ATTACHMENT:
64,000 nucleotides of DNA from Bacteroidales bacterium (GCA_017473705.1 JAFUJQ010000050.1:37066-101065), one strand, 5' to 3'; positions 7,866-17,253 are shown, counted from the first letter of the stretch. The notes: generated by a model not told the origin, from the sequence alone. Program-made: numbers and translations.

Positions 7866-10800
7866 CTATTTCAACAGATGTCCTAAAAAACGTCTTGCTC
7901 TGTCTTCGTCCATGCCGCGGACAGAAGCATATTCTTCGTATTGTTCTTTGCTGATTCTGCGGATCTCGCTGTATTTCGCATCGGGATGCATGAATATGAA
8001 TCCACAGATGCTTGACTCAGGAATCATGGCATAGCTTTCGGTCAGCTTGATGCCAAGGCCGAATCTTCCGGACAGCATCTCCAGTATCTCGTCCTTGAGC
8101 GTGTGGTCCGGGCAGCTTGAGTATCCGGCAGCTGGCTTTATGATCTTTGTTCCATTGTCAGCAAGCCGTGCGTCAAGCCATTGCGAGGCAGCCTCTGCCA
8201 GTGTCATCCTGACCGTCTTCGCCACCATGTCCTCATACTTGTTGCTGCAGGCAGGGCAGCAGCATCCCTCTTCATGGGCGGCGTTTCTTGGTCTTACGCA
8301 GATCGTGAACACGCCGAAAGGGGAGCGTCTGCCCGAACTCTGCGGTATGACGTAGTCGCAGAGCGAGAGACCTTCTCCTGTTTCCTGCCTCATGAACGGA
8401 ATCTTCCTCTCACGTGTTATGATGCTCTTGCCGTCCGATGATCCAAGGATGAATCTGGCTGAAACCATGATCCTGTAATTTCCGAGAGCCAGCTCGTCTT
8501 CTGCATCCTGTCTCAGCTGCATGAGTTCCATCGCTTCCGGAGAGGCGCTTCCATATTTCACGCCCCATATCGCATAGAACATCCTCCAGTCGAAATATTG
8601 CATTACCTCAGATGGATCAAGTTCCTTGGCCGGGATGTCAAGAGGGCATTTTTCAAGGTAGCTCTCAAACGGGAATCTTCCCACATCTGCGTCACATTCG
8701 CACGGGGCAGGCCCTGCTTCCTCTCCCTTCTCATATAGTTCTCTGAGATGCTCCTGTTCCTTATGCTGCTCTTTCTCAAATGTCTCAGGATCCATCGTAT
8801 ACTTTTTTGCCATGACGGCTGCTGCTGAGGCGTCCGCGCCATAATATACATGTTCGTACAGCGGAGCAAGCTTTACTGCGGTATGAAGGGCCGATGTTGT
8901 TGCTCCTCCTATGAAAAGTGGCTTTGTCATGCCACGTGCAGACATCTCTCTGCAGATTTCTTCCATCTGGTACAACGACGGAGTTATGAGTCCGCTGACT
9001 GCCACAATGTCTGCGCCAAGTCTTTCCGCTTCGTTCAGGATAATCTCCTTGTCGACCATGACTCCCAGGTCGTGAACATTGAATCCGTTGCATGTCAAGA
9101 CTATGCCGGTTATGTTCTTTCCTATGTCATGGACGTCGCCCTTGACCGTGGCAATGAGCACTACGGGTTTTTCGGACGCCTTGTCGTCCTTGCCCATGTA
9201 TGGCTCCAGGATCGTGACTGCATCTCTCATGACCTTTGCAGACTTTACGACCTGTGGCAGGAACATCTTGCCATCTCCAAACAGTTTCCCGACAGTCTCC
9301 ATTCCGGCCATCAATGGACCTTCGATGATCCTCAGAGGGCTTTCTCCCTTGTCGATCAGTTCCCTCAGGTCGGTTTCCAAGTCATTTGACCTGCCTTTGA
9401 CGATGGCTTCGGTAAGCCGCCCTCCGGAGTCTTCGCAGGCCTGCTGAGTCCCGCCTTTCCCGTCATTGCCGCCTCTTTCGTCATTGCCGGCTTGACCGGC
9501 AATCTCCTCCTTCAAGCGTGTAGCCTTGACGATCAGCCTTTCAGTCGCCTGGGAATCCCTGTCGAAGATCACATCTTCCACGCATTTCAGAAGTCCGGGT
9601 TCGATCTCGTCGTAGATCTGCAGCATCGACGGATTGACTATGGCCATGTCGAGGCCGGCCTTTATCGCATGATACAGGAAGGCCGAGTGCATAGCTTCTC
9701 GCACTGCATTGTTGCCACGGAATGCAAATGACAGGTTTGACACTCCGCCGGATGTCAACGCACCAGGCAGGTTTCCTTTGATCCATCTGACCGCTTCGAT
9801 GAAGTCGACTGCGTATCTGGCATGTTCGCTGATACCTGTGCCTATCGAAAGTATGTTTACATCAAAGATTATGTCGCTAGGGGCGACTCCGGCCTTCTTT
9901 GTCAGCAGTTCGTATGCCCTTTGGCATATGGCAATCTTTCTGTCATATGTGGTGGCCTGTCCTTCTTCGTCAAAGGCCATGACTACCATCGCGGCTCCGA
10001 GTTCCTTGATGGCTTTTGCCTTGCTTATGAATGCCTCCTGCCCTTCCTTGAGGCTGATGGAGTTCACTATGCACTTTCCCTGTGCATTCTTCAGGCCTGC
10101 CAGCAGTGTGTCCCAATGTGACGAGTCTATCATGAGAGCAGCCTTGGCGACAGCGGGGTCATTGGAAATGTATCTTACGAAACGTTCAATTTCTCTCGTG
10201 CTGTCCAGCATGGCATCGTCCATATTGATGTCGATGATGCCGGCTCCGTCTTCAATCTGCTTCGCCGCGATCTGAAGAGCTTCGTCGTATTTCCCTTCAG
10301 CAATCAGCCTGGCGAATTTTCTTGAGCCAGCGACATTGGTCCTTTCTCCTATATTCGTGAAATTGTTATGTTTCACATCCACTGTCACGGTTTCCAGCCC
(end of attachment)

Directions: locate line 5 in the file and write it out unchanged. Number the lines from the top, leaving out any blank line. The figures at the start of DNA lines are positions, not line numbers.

8001 TCCACAGATGCTTGACTCAGGAATCATGGCATAGCTTTCGGTCAGCTTGATGCCAAGGCCGAATCTTCCGGACAGCATCTCCAGTATCTCGTCCTTGAGC